Opening Doors ~ Outside the Margins with Catherine Dair

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Catherine-Dair-OtM

In early August I made a Facebook post about taking my son to see his beloved Mariners play a game for his birthday. This was the post:

I’m currently at the Mariners game for my son’s birthday. He wanted to explore for a bit so we walked around. He’s a few inches taller than me now and still having growth spurts at 14 with more to come.

Every time the crowds would get thicker he would reach over and interlace his fingers in mine. No longer my little boy who would grab Mom’s hand so we wouldn’t get separated in a crowd…this was clearly my young man in protective mode making sure Mom stayed with him and safe. It was clear that was his intent by his body language.

Time flies so damn fast. (And so proud to be his Mom). 

I received a private message a short time later. The contactor said they read my post to their partner which had resulted in a conversation on why they didn’t show this type of affection. Their reason was that they had been scolded too often for holding doors open for women.

This shocked me. I had never heard of this. Were men really scolded for opening doors for women? I asked a dad that I knew if he had encountered this and he replied “yes”.

Naturally I did what any person does who is curious…I enlisted Google and searched for articles on the topic. Wow, did I ever find them. Many of them.

It comes down to something called “benevolent sexism”.

This has been bothering me for days.

I see myself as a feminist. Yet I’ve taught my son to open doors for women. Not just women – all people. My son has never viewed women as the weaker sex. He would laugh at you if you accused him of it. Mom or big sister are the ones that capture the spiders in his room (or other parts of the house) because he’s terrified of them. Mom is the one who builds all the new furniture we purchase from IKEA and who teaches him how to turn that wrench. Mom is the one who has all the tough talks with him and who scared off the dog that came racing at him.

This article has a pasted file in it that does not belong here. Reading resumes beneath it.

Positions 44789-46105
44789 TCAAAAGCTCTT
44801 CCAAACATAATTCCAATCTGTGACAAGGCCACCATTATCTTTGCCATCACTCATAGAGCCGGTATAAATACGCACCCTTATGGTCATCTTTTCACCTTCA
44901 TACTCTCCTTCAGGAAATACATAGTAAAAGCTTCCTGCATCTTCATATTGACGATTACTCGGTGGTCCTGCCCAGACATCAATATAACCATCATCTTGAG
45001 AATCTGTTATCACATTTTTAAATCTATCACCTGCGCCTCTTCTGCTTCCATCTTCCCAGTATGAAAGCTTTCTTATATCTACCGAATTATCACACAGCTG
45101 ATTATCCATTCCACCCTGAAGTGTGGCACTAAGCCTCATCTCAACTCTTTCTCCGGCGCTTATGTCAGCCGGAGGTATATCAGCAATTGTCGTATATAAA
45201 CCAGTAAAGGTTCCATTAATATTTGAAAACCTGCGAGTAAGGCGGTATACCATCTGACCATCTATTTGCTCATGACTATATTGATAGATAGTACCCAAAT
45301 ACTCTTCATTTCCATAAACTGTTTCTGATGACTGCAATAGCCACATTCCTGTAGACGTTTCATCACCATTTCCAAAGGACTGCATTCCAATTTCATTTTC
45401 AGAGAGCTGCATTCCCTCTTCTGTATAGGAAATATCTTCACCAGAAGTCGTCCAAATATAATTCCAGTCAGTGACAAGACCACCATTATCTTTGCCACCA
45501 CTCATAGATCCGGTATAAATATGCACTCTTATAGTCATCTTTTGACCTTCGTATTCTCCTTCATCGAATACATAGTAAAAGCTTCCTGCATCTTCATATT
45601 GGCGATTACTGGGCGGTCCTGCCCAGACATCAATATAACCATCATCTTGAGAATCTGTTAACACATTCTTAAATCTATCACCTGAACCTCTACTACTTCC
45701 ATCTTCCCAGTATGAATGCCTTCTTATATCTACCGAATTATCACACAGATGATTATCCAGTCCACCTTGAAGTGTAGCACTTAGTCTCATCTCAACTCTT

My son opens doors for people – men and women, young and old alike, because it is the nice thing to do. I would like to say I have taught him compassion but he was born with a bucket load of his own. All I had to do was guide him in ways to use it.

Guess what? My daughter opens doors for everyone as well.

They have also been taught to “take care of family”. Look out for the ones in your pack. Not because they are weaker, but because we are bonded in love and we look out for each other. My son was not holding my hand in public because I had leveled down to the weaker sex. He held my hand because he wanted us to stick together. He was being aware of his surroundings and how it pertained to the two of us.

I saw it as maturity.

It bothers me greatly that my son and possibly even my daughter will potentially get scolded for opening a door for someone in the future because it is seen as sexist. Instead of telling them to stop, I will have to forewarn them now it could happen. I will need to prep them for what to say if they do get reprimanded for it. What should that be? Should they just tell the person they are extending a kindness? Should they just take it on the chin, knowing that the real reason they did it was because Mom taught them to be polite to people?

Reprimanded for being polite. This makes me quite sad.

If you are someone that is rankled by this gesture, I am going to ask a favor. Consider that the person just might be doing it because they are of the mindset that being nice to others spreads niceness around the world. Not intending for it to be a sexist gesture. I know how much it would hurt my son’s heart to be accused of that.

The alternative is to teach my kids to not consider anybody but themselves in public and that is just not who we are. We believe that you should go out of your way to spread kindness and hopefully make someone else’s day a bit more pleasant.

We are a family that opens doors.

~Catherine Dair

 

About Catherine Dair

Catherine Dair is a full time Mom by day and spends her evenings as her alter egos – a ninja illustrator and a superhero. Her children know all about it and they are usually putting in their two cents over her shoulder. She gets the giddy pleasure of making fun art for authors, bloggers and lots of cool people. In her spare time, Catherine makes crazy designs for her Redbubble store and fiddles with her website. She gave up sleep because sleep is for sissies.